According to U.S. Attorney for the Western District of Arkansas Conner Eldridge, 52-year-old John Marc Ryan of Mena was sentenced to 10 years in prison without the possibility of parole, and 15 years probation following his release from prison.
Eldridge commented, "Each sentence for child pornography offenses translates into greater safety for our children. In this case, the sheer number of images is shocking, since each image represents the victimization of a child. These cases are horrendous, and we will continue to prosecute them."
According to court documents, in May 2011, an individual contacted the Mena Police Department and reported that a computer that was purchased from Ryan contained images of suspected child pornography. The resulting investigation confirmed that the computer did in fact contain images of child pornography.
Based on this information, the Mena Police Department conducted an interview with Ryan, who ultimately confessed to downloading and possessing child pornography. After the interview, a search warrant was executed at Ryan's home in Mena. At his residence, law enforcement located an additional computer, an external hard drive, and numerous digital storage devices. These items were subsequently forensically examined by the Arkansas State Crime Lab and revealed additional images of children engaged in sexual conduct.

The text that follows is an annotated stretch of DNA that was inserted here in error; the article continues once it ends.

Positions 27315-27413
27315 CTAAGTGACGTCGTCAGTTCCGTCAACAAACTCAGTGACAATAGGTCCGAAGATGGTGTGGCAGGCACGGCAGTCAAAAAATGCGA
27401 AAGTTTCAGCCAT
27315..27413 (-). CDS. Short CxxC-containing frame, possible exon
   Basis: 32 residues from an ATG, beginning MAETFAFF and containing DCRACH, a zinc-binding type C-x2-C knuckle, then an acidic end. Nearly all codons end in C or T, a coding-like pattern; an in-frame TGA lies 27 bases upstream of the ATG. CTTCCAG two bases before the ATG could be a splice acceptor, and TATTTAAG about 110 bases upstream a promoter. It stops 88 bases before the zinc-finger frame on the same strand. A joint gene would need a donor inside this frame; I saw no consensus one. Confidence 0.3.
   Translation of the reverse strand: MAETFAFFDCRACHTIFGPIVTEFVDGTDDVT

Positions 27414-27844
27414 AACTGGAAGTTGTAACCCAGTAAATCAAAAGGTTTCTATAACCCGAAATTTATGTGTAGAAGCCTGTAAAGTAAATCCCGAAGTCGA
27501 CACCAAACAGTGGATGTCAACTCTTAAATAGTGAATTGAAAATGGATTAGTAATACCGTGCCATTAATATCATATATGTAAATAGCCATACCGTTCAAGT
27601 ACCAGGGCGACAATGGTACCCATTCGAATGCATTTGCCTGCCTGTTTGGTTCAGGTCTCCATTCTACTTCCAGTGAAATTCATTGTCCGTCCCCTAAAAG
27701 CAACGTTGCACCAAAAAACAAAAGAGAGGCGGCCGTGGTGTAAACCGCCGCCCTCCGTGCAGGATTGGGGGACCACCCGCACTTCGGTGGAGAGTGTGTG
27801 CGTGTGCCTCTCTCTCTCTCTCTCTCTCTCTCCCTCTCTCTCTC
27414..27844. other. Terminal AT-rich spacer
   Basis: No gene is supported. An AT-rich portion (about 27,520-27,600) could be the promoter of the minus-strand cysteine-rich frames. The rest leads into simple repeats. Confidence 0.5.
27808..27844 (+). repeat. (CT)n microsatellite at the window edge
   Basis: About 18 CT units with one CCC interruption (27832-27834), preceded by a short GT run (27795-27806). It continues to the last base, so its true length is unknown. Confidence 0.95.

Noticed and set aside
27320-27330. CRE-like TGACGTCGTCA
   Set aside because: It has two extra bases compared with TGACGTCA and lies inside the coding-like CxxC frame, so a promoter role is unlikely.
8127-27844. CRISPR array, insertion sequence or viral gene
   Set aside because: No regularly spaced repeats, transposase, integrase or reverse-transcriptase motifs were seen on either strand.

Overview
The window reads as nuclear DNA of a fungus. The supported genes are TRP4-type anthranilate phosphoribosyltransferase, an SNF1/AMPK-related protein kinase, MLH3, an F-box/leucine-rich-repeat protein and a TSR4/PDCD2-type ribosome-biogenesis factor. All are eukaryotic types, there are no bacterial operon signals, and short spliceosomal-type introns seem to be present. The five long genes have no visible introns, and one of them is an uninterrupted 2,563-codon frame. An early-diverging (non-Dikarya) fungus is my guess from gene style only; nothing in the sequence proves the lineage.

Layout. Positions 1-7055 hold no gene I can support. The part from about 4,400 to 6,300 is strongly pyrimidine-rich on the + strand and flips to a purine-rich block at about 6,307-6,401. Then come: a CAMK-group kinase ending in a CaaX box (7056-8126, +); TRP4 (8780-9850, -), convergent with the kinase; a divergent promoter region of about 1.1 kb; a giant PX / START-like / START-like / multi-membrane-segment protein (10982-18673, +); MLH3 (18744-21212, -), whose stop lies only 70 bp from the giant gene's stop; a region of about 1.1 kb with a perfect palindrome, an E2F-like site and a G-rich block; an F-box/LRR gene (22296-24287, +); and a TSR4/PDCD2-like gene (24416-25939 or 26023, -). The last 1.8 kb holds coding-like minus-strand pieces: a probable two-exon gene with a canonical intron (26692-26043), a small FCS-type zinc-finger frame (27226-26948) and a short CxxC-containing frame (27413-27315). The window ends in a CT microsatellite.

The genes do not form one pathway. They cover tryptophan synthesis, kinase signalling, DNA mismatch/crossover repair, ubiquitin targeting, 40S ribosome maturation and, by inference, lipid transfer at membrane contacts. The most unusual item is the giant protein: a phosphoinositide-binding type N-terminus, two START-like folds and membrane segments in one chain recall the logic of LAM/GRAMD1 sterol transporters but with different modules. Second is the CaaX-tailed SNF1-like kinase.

On Sept. 19, 2012, Ryan pleaded guilty to federal child pornography charges. At sentencing, Chief United States District Judge Holmes was presented evidence by the government that, in total, Ryan had over 16,000 still images and 100 different videos of child pornography on the numerous devices seized by law enforcement.
The case was brought as part of Project Safe Childhood, a nationwide initiative to combat the growing epidemic of child sexual exploitation and abuse launched in May 2006, by the Department of Justice. Led by U.S. Attorneys' Offices and their Criminal Division Child Exploitation and Obscenity Sections (CEOS), Project Safe Childhood marshals federal, state, and local resources to better locate, apprehend, and prosecute individuals who exploit children via the Internet, as well as to identify and rescue victims.
For more information about Project Safe Childhood, please visit www.projectsafechildhood.gov.